Architecture at Würth

The architectural and social culture that is reflected by the buildings of the Würth Group does not only evidence the rapid company development of the Group. They are also examples of the industrial architecture of the respective country in the time of construction. The strict decentralized organization of the Group finds expression in the buildings which were implemented after inviting tenders from all over the country in architectural competitions. This approach resulted in extraordinary designs of distinct individuality. The buildings are embedded in the Würth context by the homogeneous color concept.

Architecture

Johanniterkirche

The overall renovation of Johanniterkirche (a secularized church building from the 12th century), which lasted several years and was sponsored by Adolf Würth GmbH & Co. KG, has now been completed. The refurbishment comprised the installation of state-of-the-art equipment, security, air-conditioning and sanitary facilities in accordance with the most sophisticated museum standards as well as the restoration of the original Gothic roofing from 1400/01 suited to the needs of a listed building. The roof has turned out to be the oldest of its kind in Southern Germany. Numerous architectural changes, which were added in an inexpert manner throughout the eventful history of secular use, had to be removed. Decorating elements had to be uncovered and cleaned. The natural stone façade had to be restored, the ridge ribs of the choir and the jambs of the tracery windows in the interior to be preserved and the roof structure to be exposed so that the building can be experienced again in its original form, beauty and quality.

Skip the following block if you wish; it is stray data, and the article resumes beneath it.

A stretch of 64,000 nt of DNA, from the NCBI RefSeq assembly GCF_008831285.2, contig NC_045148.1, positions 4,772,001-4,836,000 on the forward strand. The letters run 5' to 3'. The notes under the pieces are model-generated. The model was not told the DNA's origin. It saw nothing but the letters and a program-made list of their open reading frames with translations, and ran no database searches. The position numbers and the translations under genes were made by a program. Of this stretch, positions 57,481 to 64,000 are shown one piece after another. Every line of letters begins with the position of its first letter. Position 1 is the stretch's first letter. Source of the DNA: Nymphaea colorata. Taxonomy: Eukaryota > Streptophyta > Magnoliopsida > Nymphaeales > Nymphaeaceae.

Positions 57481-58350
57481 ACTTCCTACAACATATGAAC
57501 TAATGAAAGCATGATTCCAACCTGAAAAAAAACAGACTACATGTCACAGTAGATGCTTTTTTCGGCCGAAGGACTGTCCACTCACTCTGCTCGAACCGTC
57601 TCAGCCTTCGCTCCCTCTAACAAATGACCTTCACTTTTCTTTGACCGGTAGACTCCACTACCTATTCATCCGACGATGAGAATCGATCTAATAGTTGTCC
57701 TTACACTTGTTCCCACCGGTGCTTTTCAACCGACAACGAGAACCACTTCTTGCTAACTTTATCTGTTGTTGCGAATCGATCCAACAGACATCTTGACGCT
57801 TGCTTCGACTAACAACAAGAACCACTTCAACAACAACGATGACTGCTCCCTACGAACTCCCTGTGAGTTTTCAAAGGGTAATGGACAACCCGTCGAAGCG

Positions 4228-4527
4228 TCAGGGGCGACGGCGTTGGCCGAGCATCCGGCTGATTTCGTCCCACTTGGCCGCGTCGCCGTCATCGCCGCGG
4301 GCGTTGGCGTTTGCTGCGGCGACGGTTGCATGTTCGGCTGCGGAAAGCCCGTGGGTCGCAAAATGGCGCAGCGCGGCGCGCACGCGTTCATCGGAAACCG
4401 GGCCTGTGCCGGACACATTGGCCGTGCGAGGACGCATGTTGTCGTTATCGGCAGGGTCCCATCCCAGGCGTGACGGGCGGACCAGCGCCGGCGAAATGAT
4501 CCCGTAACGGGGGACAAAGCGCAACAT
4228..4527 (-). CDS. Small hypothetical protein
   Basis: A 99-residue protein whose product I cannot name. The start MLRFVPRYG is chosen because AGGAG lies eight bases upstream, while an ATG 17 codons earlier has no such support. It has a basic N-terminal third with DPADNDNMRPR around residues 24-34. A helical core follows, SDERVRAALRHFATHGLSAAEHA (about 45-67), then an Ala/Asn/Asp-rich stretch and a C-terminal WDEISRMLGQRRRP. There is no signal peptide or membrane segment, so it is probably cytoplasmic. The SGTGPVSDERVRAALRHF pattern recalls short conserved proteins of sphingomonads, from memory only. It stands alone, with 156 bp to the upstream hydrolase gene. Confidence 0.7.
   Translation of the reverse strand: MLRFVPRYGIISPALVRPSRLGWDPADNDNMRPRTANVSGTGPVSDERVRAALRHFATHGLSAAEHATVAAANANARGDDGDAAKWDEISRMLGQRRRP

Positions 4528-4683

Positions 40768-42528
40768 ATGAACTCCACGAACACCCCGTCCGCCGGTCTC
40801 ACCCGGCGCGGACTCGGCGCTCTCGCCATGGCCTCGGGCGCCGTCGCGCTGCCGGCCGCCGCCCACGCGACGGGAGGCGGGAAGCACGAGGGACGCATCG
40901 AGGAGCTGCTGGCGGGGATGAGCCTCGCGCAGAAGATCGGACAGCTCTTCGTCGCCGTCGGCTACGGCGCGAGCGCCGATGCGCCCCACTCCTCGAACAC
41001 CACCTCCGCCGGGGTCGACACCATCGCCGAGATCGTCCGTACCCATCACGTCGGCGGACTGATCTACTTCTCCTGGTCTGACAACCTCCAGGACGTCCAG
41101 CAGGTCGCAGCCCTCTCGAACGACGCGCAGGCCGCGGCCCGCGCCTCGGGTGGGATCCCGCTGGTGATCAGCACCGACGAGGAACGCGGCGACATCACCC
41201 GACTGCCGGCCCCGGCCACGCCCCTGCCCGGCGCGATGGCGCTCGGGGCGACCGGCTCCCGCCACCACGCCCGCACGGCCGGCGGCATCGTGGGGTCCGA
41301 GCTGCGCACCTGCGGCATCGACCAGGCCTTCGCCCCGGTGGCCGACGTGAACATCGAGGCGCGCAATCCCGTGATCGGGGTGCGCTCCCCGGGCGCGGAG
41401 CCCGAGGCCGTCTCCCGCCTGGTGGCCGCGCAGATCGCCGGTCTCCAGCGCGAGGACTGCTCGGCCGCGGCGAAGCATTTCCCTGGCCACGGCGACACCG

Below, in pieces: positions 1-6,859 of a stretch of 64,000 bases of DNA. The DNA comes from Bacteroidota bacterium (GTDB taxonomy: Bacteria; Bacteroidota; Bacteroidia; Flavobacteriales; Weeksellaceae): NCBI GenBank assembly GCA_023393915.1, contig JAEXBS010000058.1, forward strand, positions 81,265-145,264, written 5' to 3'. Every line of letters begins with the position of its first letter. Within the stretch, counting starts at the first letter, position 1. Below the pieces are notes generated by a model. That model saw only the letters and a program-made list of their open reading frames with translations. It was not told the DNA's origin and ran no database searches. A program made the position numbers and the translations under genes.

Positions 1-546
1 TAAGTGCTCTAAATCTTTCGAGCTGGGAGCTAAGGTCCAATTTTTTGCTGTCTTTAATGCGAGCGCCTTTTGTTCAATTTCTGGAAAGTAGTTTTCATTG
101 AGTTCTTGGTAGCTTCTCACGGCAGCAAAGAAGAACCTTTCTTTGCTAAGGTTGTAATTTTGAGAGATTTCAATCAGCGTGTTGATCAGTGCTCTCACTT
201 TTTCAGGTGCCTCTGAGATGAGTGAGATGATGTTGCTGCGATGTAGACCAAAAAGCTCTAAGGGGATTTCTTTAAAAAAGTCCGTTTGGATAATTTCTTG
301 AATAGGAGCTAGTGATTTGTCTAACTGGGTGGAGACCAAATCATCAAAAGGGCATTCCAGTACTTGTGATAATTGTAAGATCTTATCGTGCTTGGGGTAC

The now secularized church building of Johanniterkirche underwent extensive restoration as a historic monument which even won the Hugo Häring Award 2011. As a consequence, Johanniterkirche - an associated gallery of Kunsthalle Würth since 2008 - has become the ideal place for the renowned collection of Old Masters in the Würth Collection. Some preserved exhibits of its former equipment could be returned as permanent loans.

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